Girl Scouts Courtney Ramsey and Sadie Perry were recently awarded the Gold Award, the highest honor given by the Girl Scout organization. The prestigious award required a minimum of 90 service hours for each girl and the project’s purpose was to benefit the community.
The University High School graduates used life experiences for their project, focusing on the traumatic effects that the media plays in young girls’ lives, especially in regard to their body image. Eating disorders and body dysmorphic disorder – the preoccupation about real or perceived flaws in one’s appearance – are at an all-time high among middle school girls.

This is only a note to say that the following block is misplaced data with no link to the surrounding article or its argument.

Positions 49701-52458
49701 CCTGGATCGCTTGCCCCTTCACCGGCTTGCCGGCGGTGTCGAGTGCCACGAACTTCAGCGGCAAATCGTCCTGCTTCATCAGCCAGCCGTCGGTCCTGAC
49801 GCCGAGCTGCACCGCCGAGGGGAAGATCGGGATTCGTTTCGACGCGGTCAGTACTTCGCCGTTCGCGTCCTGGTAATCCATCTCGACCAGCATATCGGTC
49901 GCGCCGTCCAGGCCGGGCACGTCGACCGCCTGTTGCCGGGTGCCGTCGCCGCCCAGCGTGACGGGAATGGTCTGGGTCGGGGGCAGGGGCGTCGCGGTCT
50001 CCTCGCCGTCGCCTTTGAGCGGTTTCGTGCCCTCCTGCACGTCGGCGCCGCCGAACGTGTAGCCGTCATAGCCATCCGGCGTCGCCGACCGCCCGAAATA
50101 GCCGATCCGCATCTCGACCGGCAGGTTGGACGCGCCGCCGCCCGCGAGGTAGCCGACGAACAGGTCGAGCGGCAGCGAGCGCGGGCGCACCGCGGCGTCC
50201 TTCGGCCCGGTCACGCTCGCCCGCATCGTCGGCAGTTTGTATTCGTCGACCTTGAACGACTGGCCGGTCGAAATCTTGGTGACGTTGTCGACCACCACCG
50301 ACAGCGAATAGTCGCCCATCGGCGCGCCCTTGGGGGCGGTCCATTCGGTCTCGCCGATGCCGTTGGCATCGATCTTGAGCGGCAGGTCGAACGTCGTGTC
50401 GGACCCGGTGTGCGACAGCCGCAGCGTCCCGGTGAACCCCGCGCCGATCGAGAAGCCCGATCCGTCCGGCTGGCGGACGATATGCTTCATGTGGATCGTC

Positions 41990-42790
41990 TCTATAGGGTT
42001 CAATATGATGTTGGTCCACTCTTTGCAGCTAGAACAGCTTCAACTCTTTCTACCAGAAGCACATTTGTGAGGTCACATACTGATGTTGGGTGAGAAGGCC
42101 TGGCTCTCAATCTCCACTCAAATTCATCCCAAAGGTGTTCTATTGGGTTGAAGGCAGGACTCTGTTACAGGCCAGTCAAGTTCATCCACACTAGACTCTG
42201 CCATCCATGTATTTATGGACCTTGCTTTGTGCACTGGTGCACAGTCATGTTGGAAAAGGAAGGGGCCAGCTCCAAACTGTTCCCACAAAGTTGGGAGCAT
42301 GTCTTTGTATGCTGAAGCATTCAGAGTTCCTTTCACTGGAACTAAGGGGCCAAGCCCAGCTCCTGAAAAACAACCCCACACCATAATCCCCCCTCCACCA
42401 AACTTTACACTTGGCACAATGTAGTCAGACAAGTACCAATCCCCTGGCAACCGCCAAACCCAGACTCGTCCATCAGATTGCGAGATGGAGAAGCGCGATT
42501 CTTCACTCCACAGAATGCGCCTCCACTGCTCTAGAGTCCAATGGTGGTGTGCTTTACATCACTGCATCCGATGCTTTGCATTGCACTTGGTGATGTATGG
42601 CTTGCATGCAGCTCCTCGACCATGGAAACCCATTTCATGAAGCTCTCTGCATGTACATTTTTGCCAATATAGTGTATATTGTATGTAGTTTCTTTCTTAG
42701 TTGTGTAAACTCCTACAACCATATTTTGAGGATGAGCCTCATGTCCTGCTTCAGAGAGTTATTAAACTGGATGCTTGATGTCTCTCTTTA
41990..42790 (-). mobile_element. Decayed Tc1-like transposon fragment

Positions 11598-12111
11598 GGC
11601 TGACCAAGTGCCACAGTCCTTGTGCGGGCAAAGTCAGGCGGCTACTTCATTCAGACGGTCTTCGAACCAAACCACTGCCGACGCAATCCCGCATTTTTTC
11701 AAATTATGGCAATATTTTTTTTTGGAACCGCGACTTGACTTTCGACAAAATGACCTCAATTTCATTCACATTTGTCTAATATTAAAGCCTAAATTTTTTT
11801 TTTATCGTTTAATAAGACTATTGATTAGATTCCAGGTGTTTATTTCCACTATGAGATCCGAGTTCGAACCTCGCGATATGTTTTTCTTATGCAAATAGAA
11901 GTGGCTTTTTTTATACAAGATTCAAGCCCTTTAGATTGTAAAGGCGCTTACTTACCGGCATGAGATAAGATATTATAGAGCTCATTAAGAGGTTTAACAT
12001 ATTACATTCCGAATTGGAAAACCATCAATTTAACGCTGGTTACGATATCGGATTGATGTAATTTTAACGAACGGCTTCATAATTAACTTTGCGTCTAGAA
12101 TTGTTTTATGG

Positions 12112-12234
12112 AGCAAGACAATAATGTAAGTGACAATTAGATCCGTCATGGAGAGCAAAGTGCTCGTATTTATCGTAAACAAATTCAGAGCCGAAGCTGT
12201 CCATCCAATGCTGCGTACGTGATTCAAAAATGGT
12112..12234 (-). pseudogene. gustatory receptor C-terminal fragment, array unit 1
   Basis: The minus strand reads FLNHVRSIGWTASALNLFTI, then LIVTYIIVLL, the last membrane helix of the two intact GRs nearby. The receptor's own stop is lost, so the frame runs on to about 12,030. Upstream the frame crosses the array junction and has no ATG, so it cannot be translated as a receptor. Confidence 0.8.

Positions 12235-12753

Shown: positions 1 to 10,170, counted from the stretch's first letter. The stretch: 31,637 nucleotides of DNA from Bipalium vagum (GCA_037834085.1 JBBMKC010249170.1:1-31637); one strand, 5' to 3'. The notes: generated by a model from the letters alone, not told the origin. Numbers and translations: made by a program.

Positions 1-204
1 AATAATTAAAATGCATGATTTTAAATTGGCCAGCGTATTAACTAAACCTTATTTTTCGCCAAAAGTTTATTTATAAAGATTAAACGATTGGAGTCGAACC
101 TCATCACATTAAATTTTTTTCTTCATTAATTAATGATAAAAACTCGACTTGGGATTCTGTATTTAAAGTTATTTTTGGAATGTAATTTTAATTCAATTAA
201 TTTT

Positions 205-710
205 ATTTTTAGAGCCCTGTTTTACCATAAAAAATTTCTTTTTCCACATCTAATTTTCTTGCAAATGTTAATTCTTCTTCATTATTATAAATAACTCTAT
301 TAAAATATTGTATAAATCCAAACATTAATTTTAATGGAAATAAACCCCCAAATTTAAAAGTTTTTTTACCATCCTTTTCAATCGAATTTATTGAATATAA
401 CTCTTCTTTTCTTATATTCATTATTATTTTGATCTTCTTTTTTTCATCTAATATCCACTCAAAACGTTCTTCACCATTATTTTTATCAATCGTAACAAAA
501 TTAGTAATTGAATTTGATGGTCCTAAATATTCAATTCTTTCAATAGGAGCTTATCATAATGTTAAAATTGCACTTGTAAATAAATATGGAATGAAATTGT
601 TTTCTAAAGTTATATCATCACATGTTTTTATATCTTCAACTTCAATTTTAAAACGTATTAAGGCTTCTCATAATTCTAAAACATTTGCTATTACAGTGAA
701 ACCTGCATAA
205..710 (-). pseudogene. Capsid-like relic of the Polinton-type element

For their project, Ramsey and Perry created an educational video and lesson plan that can be used by middle school health instructors, Girl Scout troop leaders and youth pastors to introduce the causes and health risks associated with poor body image. The girls mailed packets, including DVDs with instructional material and self-awareness questionnaires, to 25 middle schools in the Spokane area. The goal of the project was to build confidence in young girls by starting a dialog about the issue so girls are more likely to seek help, assist a friend and spread the information beyond the classroom.
According to a press release, Lewis and Clark High School incorporated the packet into its health class for the 2010-’11 school year and more requests have come from different groups that desire the packets.
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